I mentioned before that this was inspired by SCP-693, but the full story is a bit more convoluted.
This skip began as something that infected houses, and whenever someone came to live in a house, it would "kidnap" their friends and family members and place their bodies within the walls of the house. The idea of a person learning that their friend has disappeared, trying to find them, worrying about what might have happened to them, and all the while the friend's body is right next to them, decaying slowly inside the walls of their home, that is something I find very unsettling.
Eventually, after toy with and making modifications to the core concept, I arrived to the idea of the bodies being used as raw materials to create some other anomalous substances. Then that led to a connection to The Factory, and that's where 693 came in.
Years ago, when I was still very new to the site, I've read 693, and one aspect of it stuck with me. The dolls were created by The Factory, but they were also self-replicating. That didn't make sense to me, based on how I understood The Factory at the time. So I asked TheDuckman about it, and his response was along the lines of "How do you know that's not how The Factory makes them in the first place?". That changed my view of The Factory, from a monolithic structure forging identical skips by hundreds on standardized equipment, to something more spread out and insidious, reaching into everything and using every means at its disposal to reach its goals.
Two of the flavors used in the article are based on existent skips, one my own and another excellent one by Pig_Catapult. I wanted to convey the idea that the flavors are created from a wide variety of unrelated anomalous sources. This is also largely the purpose of the second addendum, to show the reader an example of how a particular flavor is manufactured.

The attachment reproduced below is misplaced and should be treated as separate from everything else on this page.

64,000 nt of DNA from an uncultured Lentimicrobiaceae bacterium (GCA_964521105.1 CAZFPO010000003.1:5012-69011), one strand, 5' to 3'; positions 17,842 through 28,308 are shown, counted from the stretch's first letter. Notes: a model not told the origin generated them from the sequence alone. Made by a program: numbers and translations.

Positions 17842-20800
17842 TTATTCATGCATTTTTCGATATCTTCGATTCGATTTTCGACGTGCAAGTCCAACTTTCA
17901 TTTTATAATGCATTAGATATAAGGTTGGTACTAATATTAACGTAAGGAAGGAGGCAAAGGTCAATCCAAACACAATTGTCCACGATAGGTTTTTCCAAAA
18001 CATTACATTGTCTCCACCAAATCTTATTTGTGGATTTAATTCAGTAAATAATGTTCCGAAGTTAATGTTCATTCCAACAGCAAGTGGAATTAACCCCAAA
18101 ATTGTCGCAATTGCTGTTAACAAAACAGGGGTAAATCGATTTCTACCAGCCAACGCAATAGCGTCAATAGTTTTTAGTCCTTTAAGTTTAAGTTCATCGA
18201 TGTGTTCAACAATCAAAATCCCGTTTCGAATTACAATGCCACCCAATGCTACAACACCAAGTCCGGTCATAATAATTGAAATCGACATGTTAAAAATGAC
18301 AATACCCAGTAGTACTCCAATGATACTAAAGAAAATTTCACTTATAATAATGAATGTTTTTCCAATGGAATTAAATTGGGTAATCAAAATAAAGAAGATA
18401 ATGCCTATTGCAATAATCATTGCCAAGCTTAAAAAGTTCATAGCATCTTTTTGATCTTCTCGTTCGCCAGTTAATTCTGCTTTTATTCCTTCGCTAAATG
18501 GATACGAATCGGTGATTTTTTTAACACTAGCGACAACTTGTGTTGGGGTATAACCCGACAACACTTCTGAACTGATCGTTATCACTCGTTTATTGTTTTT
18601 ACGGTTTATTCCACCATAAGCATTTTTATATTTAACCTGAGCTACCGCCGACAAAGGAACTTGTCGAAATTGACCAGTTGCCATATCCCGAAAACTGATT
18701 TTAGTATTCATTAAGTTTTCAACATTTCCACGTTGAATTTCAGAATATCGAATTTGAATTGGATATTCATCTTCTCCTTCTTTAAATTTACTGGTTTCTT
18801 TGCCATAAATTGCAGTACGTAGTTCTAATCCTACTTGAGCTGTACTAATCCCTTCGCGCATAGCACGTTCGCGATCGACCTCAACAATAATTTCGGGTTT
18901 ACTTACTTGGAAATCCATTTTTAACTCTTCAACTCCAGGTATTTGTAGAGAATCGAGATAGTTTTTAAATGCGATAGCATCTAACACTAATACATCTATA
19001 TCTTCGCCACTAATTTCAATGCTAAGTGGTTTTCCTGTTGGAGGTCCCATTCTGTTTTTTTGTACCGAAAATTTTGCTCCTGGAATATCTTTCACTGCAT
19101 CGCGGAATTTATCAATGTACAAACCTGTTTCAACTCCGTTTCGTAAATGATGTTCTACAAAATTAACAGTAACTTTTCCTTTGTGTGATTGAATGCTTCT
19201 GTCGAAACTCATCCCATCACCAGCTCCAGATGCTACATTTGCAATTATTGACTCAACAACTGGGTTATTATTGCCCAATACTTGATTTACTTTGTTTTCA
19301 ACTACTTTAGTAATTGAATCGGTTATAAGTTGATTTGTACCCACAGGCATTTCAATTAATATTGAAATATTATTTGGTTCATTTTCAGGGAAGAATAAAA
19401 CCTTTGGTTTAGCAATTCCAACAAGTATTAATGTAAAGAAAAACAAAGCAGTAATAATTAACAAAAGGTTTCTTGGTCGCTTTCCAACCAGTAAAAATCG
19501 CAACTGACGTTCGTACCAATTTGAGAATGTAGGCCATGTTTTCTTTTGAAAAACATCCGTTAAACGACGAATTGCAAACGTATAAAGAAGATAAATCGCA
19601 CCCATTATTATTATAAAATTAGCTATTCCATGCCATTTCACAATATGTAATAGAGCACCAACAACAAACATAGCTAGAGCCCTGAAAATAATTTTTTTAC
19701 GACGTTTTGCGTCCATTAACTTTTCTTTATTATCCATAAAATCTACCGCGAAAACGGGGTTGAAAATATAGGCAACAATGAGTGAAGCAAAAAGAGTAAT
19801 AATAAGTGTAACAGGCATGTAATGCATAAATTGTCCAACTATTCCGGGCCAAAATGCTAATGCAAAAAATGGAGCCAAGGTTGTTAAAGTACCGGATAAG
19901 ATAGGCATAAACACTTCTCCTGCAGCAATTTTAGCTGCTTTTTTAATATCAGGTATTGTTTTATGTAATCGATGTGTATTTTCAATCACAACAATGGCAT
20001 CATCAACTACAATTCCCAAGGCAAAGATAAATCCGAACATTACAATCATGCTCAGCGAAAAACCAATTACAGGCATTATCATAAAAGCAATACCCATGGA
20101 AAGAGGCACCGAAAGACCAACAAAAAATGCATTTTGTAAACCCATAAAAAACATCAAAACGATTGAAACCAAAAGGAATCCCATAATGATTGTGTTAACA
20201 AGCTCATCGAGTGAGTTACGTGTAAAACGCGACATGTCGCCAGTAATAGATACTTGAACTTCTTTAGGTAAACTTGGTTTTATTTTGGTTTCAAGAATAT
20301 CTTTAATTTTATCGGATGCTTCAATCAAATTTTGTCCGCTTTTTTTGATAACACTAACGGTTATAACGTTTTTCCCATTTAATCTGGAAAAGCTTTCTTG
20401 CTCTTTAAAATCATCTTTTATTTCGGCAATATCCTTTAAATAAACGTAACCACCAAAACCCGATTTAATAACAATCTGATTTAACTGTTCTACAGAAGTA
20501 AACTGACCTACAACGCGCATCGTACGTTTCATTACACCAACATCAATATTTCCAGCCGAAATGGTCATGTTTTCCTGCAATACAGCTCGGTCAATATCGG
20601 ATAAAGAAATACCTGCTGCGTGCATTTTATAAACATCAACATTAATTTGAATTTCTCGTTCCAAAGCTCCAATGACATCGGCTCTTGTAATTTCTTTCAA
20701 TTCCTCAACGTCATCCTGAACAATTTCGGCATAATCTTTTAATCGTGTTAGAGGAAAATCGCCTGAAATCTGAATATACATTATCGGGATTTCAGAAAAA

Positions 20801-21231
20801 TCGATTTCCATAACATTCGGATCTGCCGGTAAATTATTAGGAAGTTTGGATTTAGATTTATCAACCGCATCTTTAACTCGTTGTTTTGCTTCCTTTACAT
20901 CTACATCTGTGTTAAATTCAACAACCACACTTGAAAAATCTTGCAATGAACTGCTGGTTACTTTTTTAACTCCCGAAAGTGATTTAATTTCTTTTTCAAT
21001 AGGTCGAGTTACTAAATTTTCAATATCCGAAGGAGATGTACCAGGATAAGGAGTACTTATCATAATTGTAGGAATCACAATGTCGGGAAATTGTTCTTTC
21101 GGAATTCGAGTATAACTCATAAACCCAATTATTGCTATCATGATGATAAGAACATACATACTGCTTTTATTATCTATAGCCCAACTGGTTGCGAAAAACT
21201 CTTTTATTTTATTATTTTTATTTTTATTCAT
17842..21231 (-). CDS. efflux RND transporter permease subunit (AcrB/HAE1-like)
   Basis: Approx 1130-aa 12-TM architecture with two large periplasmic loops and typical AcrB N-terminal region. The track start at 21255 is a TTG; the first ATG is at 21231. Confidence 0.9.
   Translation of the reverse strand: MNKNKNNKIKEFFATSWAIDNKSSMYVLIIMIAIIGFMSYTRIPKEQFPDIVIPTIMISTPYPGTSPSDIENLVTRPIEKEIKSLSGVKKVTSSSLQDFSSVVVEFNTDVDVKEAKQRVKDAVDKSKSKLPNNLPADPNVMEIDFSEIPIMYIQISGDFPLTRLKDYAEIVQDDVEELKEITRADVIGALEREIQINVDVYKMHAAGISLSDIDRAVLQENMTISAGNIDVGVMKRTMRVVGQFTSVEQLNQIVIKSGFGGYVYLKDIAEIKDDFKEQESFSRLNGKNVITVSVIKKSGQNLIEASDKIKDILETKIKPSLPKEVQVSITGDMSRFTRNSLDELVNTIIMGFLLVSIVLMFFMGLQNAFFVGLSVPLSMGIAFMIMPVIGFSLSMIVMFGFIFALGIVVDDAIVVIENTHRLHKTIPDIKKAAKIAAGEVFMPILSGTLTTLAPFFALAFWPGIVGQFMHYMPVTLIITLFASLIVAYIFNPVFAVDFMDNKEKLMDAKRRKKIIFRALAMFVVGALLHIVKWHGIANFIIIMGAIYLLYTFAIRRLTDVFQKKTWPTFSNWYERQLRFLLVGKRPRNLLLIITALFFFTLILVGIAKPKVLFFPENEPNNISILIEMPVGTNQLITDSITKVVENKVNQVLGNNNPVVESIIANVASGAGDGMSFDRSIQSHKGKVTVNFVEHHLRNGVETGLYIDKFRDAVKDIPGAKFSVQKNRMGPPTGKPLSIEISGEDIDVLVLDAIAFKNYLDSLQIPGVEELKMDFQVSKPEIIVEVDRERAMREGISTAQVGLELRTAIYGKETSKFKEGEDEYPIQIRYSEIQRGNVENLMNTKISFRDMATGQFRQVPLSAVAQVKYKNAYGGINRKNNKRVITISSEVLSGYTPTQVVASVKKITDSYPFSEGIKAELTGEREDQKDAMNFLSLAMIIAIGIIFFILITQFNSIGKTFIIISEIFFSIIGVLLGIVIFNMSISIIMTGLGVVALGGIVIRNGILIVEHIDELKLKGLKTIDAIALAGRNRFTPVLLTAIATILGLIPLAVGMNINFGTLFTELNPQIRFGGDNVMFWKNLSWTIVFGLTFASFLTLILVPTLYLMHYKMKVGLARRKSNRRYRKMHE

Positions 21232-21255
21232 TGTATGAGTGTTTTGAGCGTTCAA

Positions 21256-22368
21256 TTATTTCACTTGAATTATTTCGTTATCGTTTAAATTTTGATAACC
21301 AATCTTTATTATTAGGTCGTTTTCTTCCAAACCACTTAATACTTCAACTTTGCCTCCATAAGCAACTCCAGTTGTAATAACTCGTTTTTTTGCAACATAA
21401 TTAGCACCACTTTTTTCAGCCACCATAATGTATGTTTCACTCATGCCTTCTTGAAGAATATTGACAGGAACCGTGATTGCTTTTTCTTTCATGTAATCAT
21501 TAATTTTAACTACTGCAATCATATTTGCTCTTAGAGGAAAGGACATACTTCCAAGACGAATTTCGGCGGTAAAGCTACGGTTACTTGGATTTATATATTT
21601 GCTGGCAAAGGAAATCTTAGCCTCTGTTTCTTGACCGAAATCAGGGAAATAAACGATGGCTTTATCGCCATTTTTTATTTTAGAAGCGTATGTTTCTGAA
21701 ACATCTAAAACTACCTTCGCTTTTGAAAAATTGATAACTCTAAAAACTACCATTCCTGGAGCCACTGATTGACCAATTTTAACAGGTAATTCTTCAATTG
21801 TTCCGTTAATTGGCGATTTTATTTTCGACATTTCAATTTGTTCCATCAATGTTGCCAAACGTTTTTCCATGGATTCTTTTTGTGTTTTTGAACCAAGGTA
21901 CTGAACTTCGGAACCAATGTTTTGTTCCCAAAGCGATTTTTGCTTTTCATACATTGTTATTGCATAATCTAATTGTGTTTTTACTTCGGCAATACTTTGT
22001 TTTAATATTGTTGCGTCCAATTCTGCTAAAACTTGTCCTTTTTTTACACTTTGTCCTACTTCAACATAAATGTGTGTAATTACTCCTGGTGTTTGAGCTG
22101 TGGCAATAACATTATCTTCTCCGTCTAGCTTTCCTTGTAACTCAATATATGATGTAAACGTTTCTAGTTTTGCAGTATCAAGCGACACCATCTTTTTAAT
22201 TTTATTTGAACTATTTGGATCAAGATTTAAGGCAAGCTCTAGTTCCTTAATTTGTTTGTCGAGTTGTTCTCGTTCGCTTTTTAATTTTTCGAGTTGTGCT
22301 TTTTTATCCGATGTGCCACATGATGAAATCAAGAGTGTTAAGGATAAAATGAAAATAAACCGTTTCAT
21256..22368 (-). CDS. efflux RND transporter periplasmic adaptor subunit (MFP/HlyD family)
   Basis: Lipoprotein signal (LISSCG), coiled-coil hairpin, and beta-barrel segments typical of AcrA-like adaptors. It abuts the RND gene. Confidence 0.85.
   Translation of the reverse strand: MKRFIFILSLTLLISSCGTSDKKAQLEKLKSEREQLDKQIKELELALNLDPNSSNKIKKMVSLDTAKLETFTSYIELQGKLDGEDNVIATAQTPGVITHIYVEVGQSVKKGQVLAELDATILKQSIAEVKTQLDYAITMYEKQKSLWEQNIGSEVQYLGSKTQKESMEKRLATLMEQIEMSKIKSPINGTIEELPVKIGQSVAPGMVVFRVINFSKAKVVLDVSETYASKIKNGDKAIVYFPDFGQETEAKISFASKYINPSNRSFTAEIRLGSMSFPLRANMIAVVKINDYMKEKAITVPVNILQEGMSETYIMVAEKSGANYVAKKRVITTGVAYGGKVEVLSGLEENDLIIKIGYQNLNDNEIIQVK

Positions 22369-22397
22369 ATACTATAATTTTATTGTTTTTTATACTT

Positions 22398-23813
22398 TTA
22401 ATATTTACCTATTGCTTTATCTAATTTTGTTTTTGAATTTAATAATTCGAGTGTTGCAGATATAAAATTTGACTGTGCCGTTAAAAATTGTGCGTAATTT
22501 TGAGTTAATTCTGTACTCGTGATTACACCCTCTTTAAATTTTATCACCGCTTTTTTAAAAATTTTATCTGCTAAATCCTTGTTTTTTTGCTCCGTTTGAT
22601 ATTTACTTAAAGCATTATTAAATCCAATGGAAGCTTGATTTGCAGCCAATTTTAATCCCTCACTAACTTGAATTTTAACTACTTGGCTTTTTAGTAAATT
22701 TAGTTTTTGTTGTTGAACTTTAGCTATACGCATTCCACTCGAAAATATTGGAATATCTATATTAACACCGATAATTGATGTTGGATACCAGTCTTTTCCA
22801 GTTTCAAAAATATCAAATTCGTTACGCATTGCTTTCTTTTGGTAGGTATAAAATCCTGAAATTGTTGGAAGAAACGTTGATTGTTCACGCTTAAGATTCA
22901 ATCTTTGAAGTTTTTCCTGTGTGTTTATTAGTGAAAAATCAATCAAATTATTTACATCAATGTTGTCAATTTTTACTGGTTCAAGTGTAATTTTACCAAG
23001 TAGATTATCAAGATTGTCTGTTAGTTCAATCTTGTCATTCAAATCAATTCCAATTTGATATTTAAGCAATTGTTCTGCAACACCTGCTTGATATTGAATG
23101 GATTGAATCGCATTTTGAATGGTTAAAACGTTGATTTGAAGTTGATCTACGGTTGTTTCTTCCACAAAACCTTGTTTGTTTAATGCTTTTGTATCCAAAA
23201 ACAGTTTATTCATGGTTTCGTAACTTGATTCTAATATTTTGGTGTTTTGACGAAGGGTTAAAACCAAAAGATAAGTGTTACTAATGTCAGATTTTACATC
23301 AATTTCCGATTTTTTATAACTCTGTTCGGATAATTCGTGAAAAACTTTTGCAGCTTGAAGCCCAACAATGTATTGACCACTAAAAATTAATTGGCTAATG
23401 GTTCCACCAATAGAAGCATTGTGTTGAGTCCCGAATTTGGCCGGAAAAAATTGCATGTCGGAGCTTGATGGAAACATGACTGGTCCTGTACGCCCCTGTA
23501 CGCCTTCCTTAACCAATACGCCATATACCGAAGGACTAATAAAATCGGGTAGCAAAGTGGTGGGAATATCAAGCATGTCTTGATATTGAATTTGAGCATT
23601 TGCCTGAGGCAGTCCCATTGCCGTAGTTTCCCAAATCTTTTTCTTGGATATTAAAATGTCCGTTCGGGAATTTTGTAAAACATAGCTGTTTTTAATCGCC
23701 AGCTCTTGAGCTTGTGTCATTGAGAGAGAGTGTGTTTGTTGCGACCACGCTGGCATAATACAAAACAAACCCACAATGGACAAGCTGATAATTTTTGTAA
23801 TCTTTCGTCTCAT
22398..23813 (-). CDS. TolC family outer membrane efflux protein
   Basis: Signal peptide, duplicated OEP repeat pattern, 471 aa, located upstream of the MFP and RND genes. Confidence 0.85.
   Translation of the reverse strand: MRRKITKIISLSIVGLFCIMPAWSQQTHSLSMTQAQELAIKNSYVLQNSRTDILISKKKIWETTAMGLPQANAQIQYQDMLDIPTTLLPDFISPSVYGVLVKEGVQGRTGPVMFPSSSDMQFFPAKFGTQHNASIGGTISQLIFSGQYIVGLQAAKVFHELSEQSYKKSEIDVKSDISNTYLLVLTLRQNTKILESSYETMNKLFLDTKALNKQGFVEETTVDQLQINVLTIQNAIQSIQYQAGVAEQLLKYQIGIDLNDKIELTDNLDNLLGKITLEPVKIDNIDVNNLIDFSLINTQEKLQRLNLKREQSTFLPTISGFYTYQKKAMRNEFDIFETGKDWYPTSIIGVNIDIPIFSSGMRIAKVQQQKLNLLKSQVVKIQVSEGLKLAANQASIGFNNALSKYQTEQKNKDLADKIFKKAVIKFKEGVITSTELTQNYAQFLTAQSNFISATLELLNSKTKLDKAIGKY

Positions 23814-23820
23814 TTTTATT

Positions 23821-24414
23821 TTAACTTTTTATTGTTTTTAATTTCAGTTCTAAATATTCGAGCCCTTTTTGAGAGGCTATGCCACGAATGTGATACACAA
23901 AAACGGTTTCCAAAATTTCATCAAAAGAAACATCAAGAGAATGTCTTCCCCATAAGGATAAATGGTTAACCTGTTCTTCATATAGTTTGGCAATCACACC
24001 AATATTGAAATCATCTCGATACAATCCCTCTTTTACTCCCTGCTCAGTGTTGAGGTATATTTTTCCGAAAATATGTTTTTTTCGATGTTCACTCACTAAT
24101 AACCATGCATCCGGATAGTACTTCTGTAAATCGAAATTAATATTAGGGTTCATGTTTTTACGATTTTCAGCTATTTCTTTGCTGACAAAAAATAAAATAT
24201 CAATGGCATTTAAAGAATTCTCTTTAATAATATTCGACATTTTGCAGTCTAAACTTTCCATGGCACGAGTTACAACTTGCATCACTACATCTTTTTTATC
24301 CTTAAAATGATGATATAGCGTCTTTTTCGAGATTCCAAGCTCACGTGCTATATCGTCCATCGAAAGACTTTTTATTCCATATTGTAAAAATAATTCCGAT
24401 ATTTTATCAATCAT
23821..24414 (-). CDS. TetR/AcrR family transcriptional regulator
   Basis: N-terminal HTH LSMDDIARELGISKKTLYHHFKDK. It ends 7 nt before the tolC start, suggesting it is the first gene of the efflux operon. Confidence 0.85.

As mentioned in the call transcript, 1200-As are psychopomps. In their natural state, they care for the dead and help their souls to move on to the next world. Unfortunately, Davis and his people subverted the process, and now the psychopomps are working to make soul-goo for The Factory to use. This is what the entities created by 1200-30 are: trapped, broken souls, barred from the afterlife.
This articles uses both "humanoid" and "humaniform" to describe different entities. While, to my knowledge, those two terms are completely interchangeable everywhere they're used, and mean "possessing two legs, two arms, and a head", I arbitrary decided to start using "humaniform" to mean "visually indistinguishable from human", while retaining "humanoid" to its usual meaning. This is a situation that comes up often enough in scp articles that I thought it warranted a specific term.
The phantom sibling mentioned in 1200-58's effects is meant to show the fake and illusionary nature of the heavens created by SCP-1511. Usually they are created fine-tuned to each particular prisoner, but whatever process The Factory used to translate that effect into the gum, it interrupted it somehow and left it with an old imprint. Hence the brother who never was.